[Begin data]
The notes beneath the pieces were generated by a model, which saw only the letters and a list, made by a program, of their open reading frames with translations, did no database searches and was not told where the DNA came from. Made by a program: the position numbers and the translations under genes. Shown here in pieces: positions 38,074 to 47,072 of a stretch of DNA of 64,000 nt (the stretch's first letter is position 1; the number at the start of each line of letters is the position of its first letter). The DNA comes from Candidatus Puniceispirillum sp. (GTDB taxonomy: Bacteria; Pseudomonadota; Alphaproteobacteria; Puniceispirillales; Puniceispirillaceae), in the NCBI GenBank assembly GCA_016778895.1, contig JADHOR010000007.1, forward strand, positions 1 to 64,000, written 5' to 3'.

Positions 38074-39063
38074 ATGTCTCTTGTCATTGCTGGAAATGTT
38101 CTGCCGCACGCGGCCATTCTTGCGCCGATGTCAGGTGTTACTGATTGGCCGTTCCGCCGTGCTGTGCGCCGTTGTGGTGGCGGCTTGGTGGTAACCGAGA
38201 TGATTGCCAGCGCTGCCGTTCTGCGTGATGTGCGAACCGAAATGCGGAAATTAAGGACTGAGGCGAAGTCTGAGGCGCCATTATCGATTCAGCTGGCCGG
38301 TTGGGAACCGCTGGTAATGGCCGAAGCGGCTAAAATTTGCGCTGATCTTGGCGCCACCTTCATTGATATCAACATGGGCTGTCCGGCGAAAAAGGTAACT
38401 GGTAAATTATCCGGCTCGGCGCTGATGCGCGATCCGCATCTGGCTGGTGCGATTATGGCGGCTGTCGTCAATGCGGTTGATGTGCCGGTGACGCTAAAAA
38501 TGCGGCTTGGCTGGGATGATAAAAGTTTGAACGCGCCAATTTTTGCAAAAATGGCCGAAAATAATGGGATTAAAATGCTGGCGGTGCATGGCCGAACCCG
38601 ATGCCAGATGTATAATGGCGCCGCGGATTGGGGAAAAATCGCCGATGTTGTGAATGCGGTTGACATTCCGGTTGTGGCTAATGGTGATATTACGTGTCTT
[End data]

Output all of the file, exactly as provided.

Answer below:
The notes beneath the pieces were generated by a model, which saw only the letters and a list, made by a program, of their open reading frames with translations, did no database searches and was not told where the DNA came from. Made by a program: the position numbers and the translations under genes. Shown here in pieces: positions 38,074 to 47,072 of a stretch of DNA of 64,000 nt (the stretch's first letter is position 1; the number at the start of each line of letters is the position of its first letter). The DNA comes from Candidatus Puniceispirillum sp. (GTDB taxonomy: Bacteria; Pseudomonadota; Alphaproteobacteria; Puniceispirillales; Puniceispirillaceae), in the NCBI GenBank assembly GCA_016778895.1, contig JADHOR010000007.1, forward strand, positions 1 to 64,000, written 5' to 3'.

Positions 38074-39063
38074 ATGTCTCTTGTCATTGCTGGAAATGTT
38101 CTGCCGCACGCGGCCATTCTTGCGCCGATGTCAGGTGTTACTGATTGGCCGTTCCGCCGTGCTGTGCGCCGTTGTGGTGGCGGCTTGGTGGTAACCGAGA
38201 TGATTGCCAGCGCTGCCGTTCTGCGTGATGTGCGAACCGAAATGCGGAAATTAAGGACTGAGGCGAAGTCTGAGGCGCCATTATCGATTCAGCTGGCCGG
38301 TTGGGAACCGCTGGTAATGGCCGAAGCGGCTAAAATTTGCGCTGATCTTGGCGCCACCTTCATTGATATCAACATGGGCTGTCCGGCGAAAAAGGTAACT
38401 GGTAAATTATCCGGCTCGGCGCTGATGCGCGATCCGCATCTGGCTGGTGCGATTATGGCGGCTGTCGTCAATGCGGTTGATGTGCCGGTGACGCTAAAAA
38501 TGCGGCTTGGCTGGGATGATAAAAGTTTGAACGCGCCAATTTTTGCAAAAATGGCCGAAAATAATGGGATTAAAATGCTGGCGGTGCATGGCCGAACCCG
38601 ATGCCAGATGTATAATGGCGCCGCGGATTGGGGAAAAATCGCCGATGTTGTGAATGCGGTTGACATTCCGGTTGTGGCTAATGGTGATATTACGTGTCTT